1. The mortality rate in car crashes involving pedestrians in wheelchairs was 36% higher than the general population pedestrian mortality rate.
2. No crash avoidance maneuver was reported in approximately three-fourths of the fatal pedestrian crashes.
Evidence Rating Level: 3 (Average)
Study Rundown: The purpose of this study was to assess the characteristics of fatal pedestrian car crashes in wheelchair users as well as compare them to fatal car crashes in the general population. Data was assessed from two separate registries of fatal car crashes involving pedestrians in wheelchairs from 2006 to 2012. The mortality rate of pedestrians in wheelchairs involved in car crashes was found to be approximately one third higher than that of pedestrians in the general population. Men in wheelchairs were at a higher risk of death in a pedestrian car crash than women wheelchair users. When compared to men of the same age who did not use wheelchairs, it was found that wheelchair users aged 50-64 years old at a higher risk pedestrian death. Approximately half of the crashes examined occurred at an intersection, with a significant portion of these intersections lacking a traffic control device. Additionally, in three-quarters of intersection crashes, no crash avoidance maneuvers were detected. Male drivers were found to be responsible for a significant amount of these crashes. Inappropriate speed and failure to yield right of way were some of the most common behavioral factors associated with fatal crashes.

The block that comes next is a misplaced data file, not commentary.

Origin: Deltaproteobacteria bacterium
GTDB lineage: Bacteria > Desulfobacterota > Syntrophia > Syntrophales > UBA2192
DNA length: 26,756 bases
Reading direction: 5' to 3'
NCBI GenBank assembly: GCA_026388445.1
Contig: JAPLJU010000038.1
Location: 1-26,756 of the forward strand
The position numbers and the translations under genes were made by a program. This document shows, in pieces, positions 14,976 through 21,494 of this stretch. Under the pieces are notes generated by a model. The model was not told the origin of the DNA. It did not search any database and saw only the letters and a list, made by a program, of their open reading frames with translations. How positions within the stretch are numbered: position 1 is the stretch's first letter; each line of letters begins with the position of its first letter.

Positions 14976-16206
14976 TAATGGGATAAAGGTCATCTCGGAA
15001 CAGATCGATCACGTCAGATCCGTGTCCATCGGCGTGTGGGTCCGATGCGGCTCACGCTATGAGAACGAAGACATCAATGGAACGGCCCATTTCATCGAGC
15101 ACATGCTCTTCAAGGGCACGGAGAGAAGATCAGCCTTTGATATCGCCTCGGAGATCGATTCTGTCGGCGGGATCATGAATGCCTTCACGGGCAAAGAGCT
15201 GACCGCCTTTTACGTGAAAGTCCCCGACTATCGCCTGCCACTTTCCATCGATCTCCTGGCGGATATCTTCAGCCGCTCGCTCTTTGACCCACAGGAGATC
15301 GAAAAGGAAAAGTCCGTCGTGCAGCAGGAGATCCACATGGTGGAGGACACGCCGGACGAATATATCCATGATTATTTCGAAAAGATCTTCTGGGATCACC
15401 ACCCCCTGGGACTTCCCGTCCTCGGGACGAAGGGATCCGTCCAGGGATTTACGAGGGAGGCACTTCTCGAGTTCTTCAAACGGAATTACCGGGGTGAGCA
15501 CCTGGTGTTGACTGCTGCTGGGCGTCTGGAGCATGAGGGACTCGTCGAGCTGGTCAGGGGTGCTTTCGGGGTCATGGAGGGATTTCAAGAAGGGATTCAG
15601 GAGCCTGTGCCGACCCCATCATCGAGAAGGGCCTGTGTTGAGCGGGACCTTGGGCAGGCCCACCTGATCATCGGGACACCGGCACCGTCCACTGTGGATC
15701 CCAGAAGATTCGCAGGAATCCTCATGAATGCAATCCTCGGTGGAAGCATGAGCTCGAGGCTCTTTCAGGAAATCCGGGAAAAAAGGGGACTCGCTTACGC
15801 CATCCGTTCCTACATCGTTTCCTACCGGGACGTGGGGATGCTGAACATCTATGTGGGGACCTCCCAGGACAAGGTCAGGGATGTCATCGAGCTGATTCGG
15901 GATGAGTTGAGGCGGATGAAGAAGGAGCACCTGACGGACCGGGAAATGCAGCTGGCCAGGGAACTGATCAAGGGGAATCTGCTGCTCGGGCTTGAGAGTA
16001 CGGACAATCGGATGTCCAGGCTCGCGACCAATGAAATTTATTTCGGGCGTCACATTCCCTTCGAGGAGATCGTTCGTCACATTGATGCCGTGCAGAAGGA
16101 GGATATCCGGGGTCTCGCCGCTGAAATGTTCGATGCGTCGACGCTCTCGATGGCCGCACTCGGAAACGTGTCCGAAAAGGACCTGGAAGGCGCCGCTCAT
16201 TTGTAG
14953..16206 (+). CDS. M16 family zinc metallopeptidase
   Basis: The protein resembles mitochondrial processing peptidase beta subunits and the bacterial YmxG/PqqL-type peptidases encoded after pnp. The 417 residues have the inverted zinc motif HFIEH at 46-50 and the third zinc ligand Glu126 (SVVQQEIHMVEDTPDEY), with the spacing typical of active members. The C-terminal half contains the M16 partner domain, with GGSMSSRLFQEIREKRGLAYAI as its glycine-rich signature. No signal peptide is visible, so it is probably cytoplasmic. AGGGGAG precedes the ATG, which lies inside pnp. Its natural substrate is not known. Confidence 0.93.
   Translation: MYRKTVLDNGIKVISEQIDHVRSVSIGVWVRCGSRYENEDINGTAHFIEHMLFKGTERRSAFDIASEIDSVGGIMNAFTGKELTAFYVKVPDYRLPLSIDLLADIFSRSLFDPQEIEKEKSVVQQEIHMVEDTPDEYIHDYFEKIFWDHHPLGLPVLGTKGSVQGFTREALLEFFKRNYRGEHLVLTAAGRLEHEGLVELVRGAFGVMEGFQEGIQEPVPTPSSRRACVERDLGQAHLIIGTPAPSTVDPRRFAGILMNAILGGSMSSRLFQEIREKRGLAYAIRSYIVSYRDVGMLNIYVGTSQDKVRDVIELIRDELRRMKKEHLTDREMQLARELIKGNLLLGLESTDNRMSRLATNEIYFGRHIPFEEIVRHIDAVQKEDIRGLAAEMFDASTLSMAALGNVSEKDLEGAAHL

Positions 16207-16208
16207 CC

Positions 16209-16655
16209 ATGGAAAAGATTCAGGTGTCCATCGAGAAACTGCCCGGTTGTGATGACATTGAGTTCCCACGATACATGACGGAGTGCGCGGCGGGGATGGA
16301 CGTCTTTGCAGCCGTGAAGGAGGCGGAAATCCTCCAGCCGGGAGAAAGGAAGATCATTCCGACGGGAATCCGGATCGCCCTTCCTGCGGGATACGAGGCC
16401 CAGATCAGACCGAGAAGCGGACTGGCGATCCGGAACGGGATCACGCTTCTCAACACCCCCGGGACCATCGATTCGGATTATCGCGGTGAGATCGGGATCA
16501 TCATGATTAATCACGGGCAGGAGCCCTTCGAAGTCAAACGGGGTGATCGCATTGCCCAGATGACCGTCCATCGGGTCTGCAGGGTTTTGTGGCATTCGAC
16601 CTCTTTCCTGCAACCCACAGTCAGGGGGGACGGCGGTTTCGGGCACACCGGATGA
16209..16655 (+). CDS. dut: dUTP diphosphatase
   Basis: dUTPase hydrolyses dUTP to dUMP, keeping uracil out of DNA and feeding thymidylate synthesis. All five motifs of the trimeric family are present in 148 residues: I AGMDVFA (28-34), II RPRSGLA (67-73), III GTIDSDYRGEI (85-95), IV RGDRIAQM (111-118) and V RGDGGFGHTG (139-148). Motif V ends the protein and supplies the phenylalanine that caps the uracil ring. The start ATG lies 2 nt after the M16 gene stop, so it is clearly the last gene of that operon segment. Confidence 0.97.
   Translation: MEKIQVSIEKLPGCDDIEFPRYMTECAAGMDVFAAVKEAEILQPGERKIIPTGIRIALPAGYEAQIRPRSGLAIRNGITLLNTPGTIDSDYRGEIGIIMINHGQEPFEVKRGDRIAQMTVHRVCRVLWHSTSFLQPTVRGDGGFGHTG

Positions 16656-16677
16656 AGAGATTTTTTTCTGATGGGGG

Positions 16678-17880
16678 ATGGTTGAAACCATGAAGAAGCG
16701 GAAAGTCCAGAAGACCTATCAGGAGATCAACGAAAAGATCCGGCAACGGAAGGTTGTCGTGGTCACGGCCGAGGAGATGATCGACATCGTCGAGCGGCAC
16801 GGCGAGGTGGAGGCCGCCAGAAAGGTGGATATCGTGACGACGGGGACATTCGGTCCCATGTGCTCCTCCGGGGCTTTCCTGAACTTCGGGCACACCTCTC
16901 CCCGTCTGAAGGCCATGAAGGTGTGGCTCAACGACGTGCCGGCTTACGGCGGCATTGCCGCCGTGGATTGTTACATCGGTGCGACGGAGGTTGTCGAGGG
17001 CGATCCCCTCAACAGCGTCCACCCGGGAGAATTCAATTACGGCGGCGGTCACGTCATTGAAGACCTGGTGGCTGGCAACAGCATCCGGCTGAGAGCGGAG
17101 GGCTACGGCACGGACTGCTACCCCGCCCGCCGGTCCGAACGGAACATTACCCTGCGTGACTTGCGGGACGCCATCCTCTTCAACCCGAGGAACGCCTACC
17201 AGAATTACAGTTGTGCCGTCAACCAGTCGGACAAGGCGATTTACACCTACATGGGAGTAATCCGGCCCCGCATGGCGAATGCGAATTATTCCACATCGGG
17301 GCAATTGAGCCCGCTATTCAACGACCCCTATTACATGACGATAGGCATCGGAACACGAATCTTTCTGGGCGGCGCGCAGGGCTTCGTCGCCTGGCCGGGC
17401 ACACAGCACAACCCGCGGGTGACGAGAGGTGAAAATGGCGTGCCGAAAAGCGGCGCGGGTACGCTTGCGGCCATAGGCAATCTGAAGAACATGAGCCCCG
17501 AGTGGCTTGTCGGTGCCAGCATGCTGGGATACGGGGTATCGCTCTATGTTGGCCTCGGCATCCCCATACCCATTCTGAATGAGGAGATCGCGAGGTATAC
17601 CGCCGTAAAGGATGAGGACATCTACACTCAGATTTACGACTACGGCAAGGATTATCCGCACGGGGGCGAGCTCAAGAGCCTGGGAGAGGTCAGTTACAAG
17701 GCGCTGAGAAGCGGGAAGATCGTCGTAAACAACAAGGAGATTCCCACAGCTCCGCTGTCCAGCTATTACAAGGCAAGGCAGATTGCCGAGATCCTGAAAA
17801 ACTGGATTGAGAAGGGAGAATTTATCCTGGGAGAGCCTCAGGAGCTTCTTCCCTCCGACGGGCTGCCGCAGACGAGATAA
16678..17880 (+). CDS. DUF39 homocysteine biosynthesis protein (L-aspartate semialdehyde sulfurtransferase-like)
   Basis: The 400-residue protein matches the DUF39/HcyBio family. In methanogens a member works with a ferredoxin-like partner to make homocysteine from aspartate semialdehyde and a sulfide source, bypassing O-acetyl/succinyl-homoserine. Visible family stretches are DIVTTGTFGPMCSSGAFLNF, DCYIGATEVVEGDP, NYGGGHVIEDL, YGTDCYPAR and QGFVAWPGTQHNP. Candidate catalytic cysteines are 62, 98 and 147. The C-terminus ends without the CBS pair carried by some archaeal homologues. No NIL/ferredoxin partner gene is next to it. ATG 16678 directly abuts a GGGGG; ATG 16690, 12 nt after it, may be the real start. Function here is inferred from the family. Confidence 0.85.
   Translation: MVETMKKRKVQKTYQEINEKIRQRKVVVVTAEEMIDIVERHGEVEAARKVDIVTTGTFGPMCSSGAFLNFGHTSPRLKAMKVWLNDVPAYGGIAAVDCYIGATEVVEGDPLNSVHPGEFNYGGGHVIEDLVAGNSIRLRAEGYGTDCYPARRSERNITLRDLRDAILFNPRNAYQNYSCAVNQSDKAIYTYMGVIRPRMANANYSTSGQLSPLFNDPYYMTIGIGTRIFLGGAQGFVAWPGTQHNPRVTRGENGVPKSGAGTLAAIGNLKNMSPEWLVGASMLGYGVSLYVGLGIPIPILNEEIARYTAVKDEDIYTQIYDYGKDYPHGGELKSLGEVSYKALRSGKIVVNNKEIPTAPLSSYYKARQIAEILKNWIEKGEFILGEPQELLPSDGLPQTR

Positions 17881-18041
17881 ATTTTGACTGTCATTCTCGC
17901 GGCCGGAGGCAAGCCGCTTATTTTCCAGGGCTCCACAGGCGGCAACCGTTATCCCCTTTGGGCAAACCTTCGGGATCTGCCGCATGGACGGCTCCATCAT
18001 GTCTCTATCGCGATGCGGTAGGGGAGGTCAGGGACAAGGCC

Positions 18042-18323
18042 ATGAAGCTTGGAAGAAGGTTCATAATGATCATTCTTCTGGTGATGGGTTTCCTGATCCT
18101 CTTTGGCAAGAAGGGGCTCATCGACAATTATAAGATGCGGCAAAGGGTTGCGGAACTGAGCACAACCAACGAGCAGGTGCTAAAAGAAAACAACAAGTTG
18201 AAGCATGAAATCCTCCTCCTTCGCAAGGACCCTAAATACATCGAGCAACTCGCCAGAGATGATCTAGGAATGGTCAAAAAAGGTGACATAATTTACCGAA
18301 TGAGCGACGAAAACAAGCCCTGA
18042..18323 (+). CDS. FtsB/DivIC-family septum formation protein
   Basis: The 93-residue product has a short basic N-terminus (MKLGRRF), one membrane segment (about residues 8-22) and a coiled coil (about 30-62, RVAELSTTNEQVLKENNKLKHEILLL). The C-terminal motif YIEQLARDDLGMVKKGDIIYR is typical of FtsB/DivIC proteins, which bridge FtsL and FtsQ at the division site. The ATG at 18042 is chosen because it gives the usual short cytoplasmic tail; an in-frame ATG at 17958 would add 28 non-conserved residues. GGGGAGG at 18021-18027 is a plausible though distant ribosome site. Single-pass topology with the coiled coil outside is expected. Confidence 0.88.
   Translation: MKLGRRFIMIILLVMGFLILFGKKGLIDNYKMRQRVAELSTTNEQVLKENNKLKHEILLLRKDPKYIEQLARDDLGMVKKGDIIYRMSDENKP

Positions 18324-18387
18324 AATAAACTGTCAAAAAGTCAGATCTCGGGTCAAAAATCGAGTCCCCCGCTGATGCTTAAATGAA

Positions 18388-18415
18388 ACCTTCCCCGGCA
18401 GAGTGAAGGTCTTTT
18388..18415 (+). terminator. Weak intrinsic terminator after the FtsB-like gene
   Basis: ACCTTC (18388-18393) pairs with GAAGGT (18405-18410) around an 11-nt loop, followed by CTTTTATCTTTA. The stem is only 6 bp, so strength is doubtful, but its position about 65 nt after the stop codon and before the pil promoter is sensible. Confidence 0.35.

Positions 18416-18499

While this study speaks to a poignant issue in today’s society the authors encountered limitation in matching data between sources. Further, the investigators noted that the number of fatal crashes reported in wheelchair users was most likely under reported which would then underestimate the difference in the number of fatal crashes between the general population and wheelchair users. Despite the study’s limitation, the study findings can serve to bolster the campaign for improved public awareness and policy measures for disabled individuals.
In-Depth [retrospective cohort]: The purpose of this study was to assess the characteristics of fatal pedestrian car crashes in wheelchair users as well as compare them to victims of fatal crashes in the general population. Data was extracted from the National Highway Traffic Safety Association and LexisNexis US newspaper database. Mortality rate for pedestrians in wheelchairs was found to be 2.07/100 000 person years (CI95% 1.60 to 2.54), 36% higher than the general population (p=0.02). Men who used wheelchairs had a significantly higher risk of fatal pedestrian car crash compared to women wheelchair users (p <0.001). The risk of pedestrian death was 38% higher in males aged 50-64 years old who used a wheelchair compared to men who did not (p=0.04). 47.6% of the crashes assessed occurred in an intersection (CI95% 42.8 to 52.5), with 38.7% of these intersections lacking a traffic control device (CI95% 32.0 to 45.0). Male drivers composed 74.8% of the drivers associated with fatal crashes (CI95% 70.0 to 79.0). No crash avoidance maneuvers were seen in 76.4% of crashes.
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